How to Make Tortellini.
The filling, the shaping, the swearing.

Yes, making tortellini is hard. Deal with it. It’s no harder than living for 9 months in a stomach and shooting out through a birth canal and you all got through that, so put your tortellini mitts on and meet me in the second paragraph.

Wood counter scattered with homemade tortellini.
Jump to Recipe

Good. I’m glad you took a leap of faith and decided to meet me here. You’re strong, resilient, and adventurous. YOU are going to make T O R T E L L I N I. Which makes you better than anyone else. It makes you WONDERFUL.

Making tortellini is like bungee jumping. You only need to do it once to say you did it. Then, if you like it … you can do it again. If you don’t like it, you at least have bragging rights. I think you’ll be surprised at how many times you can bring up the subject of making your own tortellini at dinner parties, soccer practices or even during a breast exam (prostate exam for the fellas).

Now that I’ve shown you how to make pasta dough, and how to roll it out all you need now is the traditional meat filling for the tortellini and a lesson on how to shape them.

You can use this same filling for making ravioli. But then you wouldn’t have the honour of tortellini maker bestowed upon you. Your choice.

The Cuisinart (food processor) is important in this filling. You cannot just use the ground meat. It needs to be like a soft paste. If you don’t have a food processor you can try doing small batches with a stick blender if you have one but I’m honestly not sure how that would work.

Kay. Now the fun part. We’re going to make tortellini! Roll up your sleeves and pick out your swear words.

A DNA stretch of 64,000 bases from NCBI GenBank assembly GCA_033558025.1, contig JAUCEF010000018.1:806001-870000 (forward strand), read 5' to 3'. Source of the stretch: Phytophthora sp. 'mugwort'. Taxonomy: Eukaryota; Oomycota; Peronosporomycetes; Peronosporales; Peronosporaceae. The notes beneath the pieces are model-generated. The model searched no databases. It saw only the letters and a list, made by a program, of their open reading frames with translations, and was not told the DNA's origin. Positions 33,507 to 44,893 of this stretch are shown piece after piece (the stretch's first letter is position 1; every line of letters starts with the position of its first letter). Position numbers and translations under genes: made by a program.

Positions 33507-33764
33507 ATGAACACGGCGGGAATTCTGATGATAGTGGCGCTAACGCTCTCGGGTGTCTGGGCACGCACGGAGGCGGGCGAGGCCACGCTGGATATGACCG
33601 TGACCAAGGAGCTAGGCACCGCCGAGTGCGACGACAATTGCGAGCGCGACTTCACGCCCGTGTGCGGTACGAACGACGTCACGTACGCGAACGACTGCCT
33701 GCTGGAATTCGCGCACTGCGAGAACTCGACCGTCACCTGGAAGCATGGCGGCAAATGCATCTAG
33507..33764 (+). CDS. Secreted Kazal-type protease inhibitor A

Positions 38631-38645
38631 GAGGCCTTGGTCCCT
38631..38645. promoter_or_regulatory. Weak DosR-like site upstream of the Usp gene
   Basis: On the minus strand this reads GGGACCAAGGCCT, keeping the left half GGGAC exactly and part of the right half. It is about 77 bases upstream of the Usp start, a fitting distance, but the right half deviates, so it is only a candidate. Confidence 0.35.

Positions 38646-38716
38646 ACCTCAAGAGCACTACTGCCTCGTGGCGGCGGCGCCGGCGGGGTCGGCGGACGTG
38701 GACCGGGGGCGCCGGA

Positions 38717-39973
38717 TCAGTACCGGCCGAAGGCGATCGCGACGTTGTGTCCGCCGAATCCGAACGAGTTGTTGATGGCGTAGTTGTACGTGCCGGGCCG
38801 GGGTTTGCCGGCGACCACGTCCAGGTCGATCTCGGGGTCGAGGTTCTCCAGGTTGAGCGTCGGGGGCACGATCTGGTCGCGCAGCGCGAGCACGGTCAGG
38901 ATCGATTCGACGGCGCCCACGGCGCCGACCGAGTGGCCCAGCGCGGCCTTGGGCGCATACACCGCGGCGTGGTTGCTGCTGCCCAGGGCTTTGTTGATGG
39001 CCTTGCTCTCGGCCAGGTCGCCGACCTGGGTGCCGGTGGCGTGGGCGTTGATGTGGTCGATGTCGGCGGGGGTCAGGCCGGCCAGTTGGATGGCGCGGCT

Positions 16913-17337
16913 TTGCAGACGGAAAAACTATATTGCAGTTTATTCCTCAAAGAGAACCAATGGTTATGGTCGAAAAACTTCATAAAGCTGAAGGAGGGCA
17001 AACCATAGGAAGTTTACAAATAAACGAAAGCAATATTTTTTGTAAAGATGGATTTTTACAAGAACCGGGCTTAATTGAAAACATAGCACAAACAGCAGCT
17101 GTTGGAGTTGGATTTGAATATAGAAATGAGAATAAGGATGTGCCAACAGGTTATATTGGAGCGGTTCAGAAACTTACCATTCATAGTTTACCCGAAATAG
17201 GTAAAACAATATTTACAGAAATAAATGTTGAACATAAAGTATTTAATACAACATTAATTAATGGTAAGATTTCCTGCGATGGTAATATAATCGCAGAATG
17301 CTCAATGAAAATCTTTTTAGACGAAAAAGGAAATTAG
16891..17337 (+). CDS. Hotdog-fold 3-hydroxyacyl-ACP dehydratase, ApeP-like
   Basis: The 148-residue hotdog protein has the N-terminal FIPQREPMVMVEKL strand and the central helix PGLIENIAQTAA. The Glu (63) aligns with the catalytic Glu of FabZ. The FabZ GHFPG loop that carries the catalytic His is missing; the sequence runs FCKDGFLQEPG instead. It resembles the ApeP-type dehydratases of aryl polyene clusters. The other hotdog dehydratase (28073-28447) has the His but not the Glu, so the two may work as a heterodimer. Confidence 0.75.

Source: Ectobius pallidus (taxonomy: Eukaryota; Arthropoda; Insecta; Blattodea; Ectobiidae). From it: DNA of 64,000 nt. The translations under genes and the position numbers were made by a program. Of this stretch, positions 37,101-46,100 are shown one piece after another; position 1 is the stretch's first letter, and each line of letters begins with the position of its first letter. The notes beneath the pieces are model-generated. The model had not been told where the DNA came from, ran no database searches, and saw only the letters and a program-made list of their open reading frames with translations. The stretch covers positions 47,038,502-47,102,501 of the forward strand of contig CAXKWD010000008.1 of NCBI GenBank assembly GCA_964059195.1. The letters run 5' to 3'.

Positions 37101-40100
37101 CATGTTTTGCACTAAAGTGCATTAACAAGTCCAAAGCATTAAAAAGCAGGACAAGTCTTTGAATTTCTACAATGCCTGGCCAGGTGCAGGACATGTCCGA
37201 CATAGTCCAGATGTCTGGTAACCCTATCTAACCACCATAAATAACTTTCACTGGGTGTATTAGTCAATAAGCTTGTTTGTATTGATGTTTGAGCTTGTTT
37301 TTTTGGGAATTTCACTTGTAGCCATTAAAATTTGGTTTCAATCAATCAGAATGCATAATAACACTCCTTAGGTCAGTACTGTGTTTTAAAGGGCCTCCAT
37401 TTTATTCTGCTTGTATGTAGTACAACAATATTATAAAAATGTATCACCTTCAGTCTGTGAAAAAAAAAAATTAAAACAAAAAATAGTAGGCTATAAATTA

Lay out your rolled pasta dough (for tortellini I use setting #7) and cut the ends square.

Flat sheets of pasta laid on a wood pizza peel.


Using a pizza cutter cut your dough into widths of 1½ – 2″ in length, then again crosswise so you have squares of pasta.    Put the scraps into a plastic baggie or under plastic wrap to roll out again later.

Flat sheets of pasta cut into slices, on a wood pizza peel.

Take your filling out of the refrigerator and get a tiny spoon.  A ¼ teaspoon works well.

White bowl with tortellini filling, homemade pasta in background.

Using your teaspoon shape the filling into small balls and place them in the centre of the squares.

Strips of homemade pasta cut into squares with a 1/4 tsp of tortellini filling on top.

Don’t be tempted to use too much filling.

Close up shot of tortellini filling on squares of homemade pasta.


Fold the dough in half to form a triangle over the filling.  Gently press all the air out.  This step is very important.  If you don’t do it  your tortellini will break when you boil them.

Shaping tortellini into triangles on wood board.

Take a triangle of tortellini and squish the filling upwards with your thumb or the end of a wooden spoon.  Just a little bit.

Close up shot of hand forming homemade tortellini.


It will look kind of like the Flying Nun’s hat.  I say that with all the confidence of someone who has never seen the Flying Nun, but I’m sure you know what I mean.